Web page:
American Muslim White House staffers feel ‘part of history’
One staffer says ‘as an American it’s a great honor…to walk through those gates every day, and just now I saw the president walking by’
Lori Ismail, Laila el-Gohary and Adel Ginwala are young Muslims working at the White House.
Ismail works at the Office of Legislative Affairs, and was born in Dearborn, Michigan - home to one of the largest Arab communities in the United States.
Soon after graduating from the University of Michigan in Ann Arbor, she began her path to a successful career in Washington with volunteer work for then-Senator Carl Levin.
Her choices did not come easily, particularly because family pressures steer most toward a career in business, medicine or engineering. Ismail was motivated by the idea of making a difference in the world through public service.
In Sept. 2014 she joined the White House Economic Council, then took on a role in legislative affairs as a liaison between the White House and Congress.
Ismail has not encountered discrimination, perhaps because her first name is Lori, she says jokingly.
Regardless, the level of bigotry toward Muslims in the United States, particularly in this presidential campaign season, worries her tremendously. Ismail says she could be next, and no one is immune to racism and discrimination.
She sees her background as an asset rather than a hindrance. “My office has different people from varied backgrounds, but I don’t feel like I was standing out because I’m Arab or Muslim.”
Asked whether she considered herself a role model for young Arab Americans, particularly women, she smiled and said: “I don’t know if I think of myself as a role model, but perhaps my position will encourage and draw Arab Americans to the concept of public service.”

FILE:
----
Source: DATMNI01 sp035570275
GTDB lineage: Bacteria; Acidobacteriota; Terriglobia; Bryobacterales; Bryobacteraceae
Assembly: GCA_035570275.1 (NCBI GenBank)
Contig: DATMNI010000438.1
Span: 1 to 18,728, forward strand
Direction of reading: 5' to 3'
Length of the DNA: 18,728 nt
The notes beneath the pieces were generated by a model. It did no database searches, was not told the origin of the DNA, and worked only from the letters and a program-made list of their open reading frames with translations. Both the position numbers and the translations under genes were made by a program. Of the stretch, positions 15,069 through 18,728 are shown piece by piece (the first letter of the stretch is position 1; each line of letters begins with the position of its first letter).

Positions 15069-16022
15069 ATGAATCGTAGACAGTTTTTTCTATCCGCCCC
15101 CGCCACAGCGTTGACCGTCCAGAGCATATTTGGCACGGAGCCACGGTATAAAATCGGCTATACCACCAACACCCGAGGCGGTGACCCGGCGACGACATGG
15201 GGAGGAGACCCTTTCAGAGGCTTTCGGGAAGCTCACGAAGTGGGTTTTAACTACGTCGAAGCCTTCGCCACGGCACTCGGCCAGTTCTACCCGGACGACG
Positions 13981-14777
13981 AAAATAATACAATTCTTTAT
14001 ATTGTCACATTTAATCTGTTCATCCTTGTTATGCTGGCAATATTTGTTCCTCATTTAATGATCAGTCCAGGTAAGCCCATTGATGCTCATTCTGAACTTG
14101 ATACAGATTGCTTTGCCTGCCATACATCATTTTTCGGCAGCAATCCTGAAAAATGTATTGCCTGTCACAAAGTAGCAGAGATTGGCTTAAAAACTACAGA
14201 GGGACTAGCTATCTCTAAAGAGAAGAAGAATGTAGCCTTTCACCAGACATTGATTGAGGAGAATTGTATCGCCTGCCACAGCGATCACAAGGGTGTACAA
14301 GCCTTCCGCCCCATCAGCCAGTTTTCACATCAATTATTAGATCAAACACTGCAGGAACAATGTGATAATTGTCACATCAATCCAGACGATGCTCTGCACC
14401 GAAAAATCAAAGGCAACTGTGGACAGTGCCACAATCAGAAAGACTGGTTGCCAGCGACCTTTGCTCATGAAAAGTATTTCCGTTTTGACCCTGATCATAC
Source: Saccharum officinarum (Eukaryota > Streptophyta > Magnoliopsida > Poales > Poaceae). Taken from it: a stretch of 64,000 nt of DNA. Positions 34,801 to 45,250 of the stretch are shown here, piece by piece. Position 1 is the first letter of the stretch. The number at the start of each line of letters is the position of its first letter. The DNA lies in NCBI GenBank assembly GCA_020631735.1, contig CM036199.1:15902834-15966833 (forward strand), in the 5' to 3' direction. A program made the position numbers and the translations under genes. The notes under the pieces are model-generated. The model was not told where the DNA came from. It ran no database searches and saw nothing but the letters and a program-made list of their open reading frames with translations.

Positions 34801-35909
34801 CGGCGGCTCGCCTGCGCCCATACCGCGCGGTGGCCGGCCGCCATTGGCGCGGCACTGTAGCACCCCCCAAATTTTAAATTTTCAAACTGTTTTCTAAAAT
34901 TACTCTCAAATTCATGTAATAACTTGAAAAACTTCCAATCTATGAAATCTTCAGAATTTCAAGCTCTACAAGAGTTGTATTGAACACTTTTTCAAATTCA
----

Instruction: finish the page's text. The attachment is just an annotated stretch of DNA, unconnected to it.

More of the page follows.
Meanwhile, Gohary quit a comfortable job at a European PR firm, and flew halfway around the world to volunteer on Barack Obama’s second presidential campaign.
My dream as a little girl was to work at the White House. I didn’t want to be president or a cabinet minister. I would’ve been happy to work here as a janitor for a simple reason: I just wanted to be part of history as it’s madeLaila el-Gohary
Her family thought she was crazy, but she wanted to make a difference. “Even if I helped one person, that’s good enough,” she said.
After the election, she worked in the IT department at the Presidential Personnel Office. Years later, she says she still cannot believe she walks through the White House gates every day to work.
“My dream as a little girl was to work at the White House. I didn’t want to be president or a cabinet minister. I would’ve been happy to work here as a janitor for a simple reason: I just wanted to be part of history as it’s made.”
Gohary was born in the United States, but left when she was young when her family moved to Saudi Arabia and then Bahrain. She also lived briefly in Cairo, before returning to volunteer on Obama’s reelection campaign.
“He’s trying his best, and his decisions aren’t going to satisfy everyone,” she said of his Middle East policies, particularly regarding Syria.
Change from within
Gohary and Ismail strongly believe that it is better to be at the table and part of the conversation than to criticize the administration’s policies from the outside.
Gohary says she is very happy working within the corridors of power, but has not yet met the man she quit her job for. She sees Obama from a distance, and sometimes he waves at her.
As for Ginwala, who hails from New Jersey and is a relative newcomer to the White House, is excited to be able to serve this president.
Having worked there since Oct. 2015 in the Office of Science and Technology Policy, Ginwala said his motivation to serve this administration began during the Democratic National Convention in 2004, when Obama gave a speech about a United States that appealed to him.
Soon after, he joined his first political campaign, which led him to a job in the White House. “As an American it’s a great honor.It’s a privilege. It’s a thrill to walk through those gates every day, and just now I saw the president walking by. That’s exciting.”
Ginwala sees his Muslim identity as empowering: “Being a Muslim here… it’s nice in the sense that it’s a chance to show other young Muslim kids who might feel they’re a little different that there’s a place for them and there’s nothing they can’t do.”
He says it is frustrating having to deal with the general scapegoating of Muslims and the negative casting of Islam.
Nonetheless, “it feels lucky to be [in the White House], where you may have a voice and say something about it.”
In our previous series about Muslims in the White House, see: ‘Meet Rumana, a Muslim woman advisor at the White House’
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